This morning, we went to market looking for nothing in particular. We were actually there to stop across the street to pick up some herbal products for Hurricane Sandy relief from our friend Sarah, but decided to see what was available at market.
For the first time ever, I found locally grown organic Meyer lemons. Just sitting there as if they were nothing special. With no plan in mind, I grabbed 6 of them. A few booths down the aisle, one of the shopkeepers stopped us to show us the beautiful local honey, which, as it turned out is so local that it even comes from our zip code. Again, whoosh - into the market basket it went.
Immediately upon arriving home, out came a clean mason jar, and I began to slice up a few of the lemons. Every so often one of the delicious thin slices found its way into my mouth - rind and all. A lovely jar of sliced lemons smothered with honey will sit in the fridge, waiting to be added to teas to soothe any cold or sore throat that the winter brings.
Eventually, my mind wandered to the lacto-fermented lemons that we made last year after attending a class at the SouthEast Women's Herbal Conference. A lacto-fermented food that most of us are familiar with is sauerkraut, a veritable staple in our part of the country, and the benefit of this type of food is that they introduce good critters to our intestinal tract, boosting the immune system, among many other things. The preserved lemons are easy to make, but I couldn't find the very simple instructions we used on-line, so...
Slice a few organic lemons very thinly, removing seeds as you go.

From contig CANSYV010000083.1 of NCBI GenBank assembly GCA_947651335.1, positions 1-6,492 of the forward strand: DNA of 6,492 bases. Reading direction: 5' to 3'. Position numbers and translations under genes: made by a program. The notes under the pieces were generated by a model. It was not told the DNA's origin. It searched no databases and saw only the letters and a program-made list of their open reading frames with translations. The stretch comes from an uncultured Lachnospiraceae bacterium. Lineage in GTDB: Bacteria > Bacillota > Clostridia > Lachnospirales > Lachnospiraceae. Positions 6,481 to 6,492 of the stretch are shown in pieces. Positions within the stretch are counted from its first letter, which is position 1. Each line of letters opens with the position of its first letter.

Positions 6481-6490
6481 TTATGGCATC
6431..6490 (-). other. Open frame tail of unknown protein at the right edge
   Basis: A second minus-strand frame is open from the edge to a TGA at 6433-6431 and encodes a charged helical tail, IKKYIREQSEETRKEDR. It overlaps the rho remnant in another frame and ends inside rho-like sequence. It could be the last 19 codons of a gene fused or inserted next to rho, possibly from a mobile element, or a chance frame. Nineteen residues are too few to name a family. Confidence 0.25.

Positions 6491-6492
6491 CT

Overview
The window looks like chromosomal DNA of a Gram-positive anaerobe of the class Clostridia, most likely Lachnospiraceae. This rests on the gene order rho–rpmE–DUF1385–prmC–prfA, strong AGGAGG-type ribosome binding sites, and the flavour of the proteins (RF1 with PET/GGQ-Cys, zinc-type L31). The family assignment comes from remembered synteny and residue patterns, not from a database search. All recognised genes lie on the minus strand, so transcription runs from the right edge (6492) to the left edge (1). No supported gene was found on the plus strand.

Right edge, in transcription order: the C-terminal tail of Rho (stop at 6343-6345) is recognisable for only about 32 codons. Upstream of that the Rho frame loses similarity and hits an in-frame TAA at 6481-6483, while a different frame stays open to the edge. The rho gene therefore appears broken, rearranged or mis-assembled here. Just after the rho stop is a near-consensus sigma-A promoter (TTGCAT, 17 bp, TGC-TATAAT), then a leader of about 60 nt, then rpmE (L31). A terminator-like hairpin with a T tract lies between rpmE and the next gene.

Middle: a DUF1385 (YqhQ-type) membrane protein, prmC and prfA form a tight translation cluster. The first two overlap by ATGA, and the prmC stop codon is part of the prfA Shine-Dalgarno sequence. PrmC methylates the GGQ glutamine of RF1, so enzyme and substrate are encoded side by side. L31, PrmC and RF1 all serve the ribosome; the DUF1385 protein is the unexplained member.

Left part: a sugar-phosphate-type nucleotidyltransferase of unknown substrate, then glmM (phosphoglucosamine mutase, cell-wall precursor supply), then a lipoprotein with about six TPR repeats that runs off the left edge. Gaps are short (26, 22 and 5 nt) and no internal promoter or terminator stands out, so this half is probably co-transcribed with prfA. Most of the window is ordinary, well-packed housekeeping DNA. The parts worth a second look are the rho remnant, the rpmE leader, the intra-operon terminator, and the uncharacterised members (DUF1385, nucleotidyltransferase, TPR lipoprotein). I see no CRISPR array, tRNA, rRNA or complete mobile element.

Sprinkle a tsp. of sea salt in the bottom of a mason jar, and then begin layering the lemon slices, adding salt between the layers. In a pint jar, you'll probably use about 1/4 cup of salt. Smoosh the lemons so that the liquid mixes with the salt, creating a brine. When finished, the jar should be full with enough juice to cover the lemon slices. Cover loosely with cloth or a coffee filter, and allow to ferment for several days to a week. After that, add a lid and let it continue to ferment in the refrigerator (where it will take place much more slowly).
After a couple of months, the lemons were much too salty for me, so the jar has remained in the fridge and I haven't even checked them since. Until today.
It seemed like perhaps mixing them with some honey would cut the salt (like honey roasted nuts) and the idea to remove a small amount and so that's what I did. But first, I tasted them without honey, and found that a miracle had occurred. In the last 6 months, they mellowed to a scrumptious lemon-y, zingy thing of beauty!
And then I added the honey.
Why or WHY have I never done this before? It is wonderful! Using approximately 3 parts fermented lemon to 1 part honey, the resulting amazingness is not too sweet, barely salty, and I could eat it by the spoonful. Although I worried that the honey would make the lemons too sweet to be used with savory dishes, that is not the case. It is a very versatile flavor, and I can imagine using it on almost everything - salads, fish, chicken, vegetables, rice... you get the idea.
So my advice is to get those lemon slices fermenting pronto! You want to do this.